# Use the exponential growth model A=A_0e^{kt} to solve: In 2000, there were 110 million cellphone subscribers in the United States. By 2010, there were 303 million subscribers a. Find the exponential function that models the data. b. According to the model, in which year were there 400 million cellphone subscribers in the United States? Question
Exponential models Use the exponential growth model $$A=A_0e^{kt}$$ to solve: In 2000, there were 110 million cellphone subscribers in the United States. By 2010, there were 303 million subscribers
a. Find the exponential function that models the data.
b. According to the model, in which year were there 400 million cellphone subscribers in the United States? 2021-03-09
Given Data:
The exponential growth model is $$A=A_0e^{kt}$$
In 2000 the number of telephone users was 110 million.
In 2010 the number of telephone users was 303 million.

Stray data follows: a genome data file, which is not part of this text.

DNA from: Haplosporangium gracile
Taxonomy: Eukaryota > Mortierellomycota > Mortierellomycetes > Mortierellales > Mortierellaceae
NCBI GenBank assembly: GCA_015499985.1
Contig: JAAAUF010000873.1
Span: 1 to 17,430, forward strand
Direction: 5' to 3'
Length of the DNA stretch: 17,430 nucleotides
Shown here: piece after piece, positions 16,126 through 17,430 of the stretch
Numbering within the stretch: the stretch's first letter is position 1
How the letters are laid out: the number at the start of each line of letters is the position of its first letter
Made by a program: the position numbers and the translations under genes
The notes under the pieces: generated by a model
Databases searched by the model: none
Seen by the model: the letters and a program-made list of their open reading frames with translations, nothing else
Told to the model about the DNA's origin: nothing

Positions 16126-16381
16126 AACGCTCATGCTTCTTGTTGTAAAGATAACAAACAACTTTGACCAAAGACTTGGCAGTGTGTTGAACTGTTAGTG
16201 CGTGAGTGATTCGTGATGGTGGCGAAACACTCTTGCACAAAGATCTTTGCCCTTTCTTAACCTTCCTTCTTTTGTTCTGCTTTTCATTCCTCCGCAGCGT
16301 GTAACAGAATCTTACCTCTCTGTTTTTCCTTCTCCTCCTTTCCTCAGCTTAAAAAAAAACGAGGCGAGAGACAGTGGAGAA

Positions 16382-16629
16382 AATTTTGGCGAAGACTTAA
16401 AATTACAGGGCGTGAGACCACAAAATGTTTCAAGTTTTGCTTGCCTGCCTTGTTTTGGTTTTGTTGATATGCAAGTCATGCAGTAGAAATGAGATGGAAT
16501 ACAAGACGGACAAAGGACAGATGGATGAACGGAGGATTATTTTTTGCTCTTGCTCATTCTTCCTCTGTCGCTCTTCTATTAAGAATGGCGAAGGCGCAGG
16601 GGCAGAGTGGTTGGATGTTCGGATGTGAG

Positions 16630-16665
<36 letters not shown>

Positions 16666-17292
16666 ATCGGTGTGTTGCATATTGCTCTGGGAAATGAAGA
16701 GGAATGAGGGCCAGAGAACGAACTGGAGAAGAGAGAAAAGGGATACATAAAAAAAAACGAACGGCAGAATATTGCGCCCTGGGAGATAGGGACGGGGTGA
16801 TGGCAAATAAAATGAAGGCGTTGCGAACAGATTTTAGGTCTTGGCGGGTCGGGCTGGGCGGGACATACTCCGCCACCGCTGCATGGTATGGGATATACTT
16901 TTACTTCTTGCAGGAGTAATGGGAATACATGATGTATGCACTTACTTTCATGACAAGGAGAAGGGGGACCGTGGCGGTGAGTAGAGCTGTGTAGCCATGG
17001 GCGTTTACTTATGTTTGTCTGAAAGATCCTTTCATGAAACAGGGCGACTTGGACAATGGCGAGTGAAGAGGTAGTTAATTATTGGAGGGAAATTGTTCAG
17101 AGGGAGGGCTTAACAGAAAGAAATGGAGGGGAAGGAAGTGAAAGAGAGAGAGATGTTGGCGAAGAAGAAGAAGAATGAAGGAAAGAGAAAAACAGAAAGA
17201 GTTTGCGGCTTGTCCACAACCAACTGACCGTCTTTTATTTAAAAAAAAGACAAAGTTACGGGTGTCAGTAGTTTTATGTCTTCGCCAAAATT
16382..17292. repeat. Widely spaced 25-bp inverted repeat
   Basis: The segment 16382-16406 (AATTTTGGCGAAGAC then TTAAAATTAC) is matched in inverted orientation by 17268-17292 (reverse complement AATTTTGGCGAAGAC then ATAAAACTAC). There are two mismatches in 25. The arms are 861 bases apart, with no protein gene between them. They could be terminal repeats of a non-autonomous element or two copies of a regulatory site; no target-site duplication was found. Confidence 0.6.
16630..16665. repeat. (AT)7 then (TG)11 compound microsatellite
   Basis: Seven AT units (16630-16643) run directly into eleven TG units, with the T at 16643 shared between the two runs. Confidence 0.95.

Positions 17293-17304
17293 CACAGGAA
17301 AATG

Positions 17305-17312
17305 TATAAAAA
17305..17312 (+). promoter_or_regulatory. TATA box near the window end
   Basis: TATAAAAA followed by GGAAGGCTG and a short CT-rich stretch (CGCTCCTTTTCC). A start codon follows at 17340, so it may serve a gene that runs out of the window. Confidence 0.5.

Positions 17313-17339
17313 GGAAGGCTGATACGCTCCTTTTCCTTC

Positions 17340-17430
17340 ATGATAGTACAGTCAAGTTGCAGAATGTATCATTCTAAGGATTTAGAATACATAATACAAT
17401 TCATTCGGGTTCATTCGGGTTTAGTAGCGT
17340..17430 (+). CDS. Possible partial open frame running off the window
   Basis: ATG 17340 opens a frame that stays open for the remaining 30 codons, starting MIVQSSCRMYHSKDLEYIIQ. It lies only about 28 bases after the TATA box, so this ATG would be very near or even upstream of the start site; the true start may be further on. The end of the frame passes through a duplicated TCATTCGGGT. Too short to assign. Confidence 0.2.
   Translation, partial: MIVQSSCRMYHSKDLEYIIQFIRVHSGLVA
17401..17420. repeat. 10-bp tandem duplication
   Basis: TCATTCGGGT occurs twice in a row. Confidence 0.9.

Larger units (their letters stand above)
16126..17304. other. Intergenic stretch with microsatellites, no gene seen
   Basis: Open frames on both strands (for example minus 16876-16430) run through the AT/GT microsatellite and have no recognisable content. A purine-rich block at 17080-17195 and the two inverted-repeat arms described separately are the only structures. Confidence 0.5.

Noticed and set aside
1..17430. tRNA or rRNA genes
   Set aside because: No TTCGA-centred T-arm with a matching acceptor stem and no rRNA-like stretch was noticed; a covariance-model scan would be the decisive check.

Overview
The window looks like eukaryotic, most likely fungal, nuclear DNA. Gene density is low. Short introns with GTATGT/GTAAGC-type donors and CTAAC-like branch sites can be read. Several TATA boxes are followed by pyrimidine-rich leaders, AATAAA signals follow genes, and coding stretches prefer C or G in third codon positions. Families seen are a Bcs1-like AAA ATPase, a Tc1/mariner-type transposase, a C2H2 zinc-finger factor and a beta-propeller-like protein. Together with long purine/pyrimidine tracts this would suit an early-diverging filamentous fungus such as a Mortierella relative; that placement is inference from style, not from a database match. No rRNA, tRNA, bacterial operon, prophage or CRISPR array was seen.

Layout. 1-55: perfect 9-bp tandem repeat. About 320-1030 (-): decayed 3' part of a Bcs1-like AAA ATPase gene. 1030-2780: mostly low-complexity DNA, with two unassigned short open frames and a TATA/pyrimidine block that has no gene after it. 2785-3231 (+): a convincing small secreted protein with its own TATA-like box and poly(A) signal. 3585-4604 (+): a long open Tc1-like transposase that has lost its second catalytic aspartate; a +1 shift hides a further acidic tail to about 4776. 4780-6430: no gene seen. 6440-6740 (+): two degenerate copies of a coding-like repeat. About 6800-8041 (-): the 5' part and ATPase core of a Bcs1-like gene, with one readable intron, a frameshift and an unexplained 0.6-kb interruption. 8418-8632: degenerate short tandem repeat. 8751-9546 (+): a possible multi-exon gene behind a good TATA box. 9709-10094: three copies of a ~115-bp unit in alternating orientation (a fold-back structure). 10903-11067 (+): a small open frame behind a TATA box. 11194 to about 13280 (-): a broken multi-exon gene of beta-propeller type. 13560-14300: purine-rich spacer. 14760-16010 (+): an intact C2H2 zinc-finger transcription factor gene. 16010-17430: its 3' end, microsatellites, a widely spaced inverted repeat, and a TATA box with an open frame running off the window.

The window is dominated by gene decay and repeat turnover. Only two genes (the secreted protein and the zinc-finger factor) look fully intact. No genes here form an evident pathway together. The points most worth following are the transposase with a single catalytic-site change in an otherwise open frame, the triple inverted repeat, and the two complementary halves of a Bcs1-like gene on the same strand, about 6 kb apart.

Taking 2000 as the base year (t=0) and A as the number of cellphone users then, boundary condition can be written as,
$$t=0,A=110$$ million
$$t=10,A=303$$ million
Substituting the boundary condition in the model equation,
101 million $$=A_0e^{k\times0}$$
$$A_0=110$$ million
303 million $$A_0e^{k\times10}$$
303 million = 110 million$$\times e^{k\times10}$$
$$e^{10k}=2.75$$
$$10k=\ln2.75$$
$$k=0.101325$$
Thus, the required model equation is,
$$A=110e^{0.101325t}$$
The time after which the telephone users will be 400 million can be determined as,
$$400=110e^{0.101325t}$$
$$e^{0.101325t}=3.636$$
$$0.101325t=1.290$$
$$t=12.74$$
Thus, the year in which the number of telephone users will be 400 million is
2000+12.74=2012.74
Thus, in the year 2013 the number of telephone users will be 400 million.

### Relevant Questions Use the exponential growth model $$\displaystyle{A}={A}_{{0}}{e}^{{{k}{t}}}$$ to solve: In 2000, there were 110 million cellphone subscribers in the United States. By 2010, there were 303 million subscribers
a. Find the exponential function that models the data.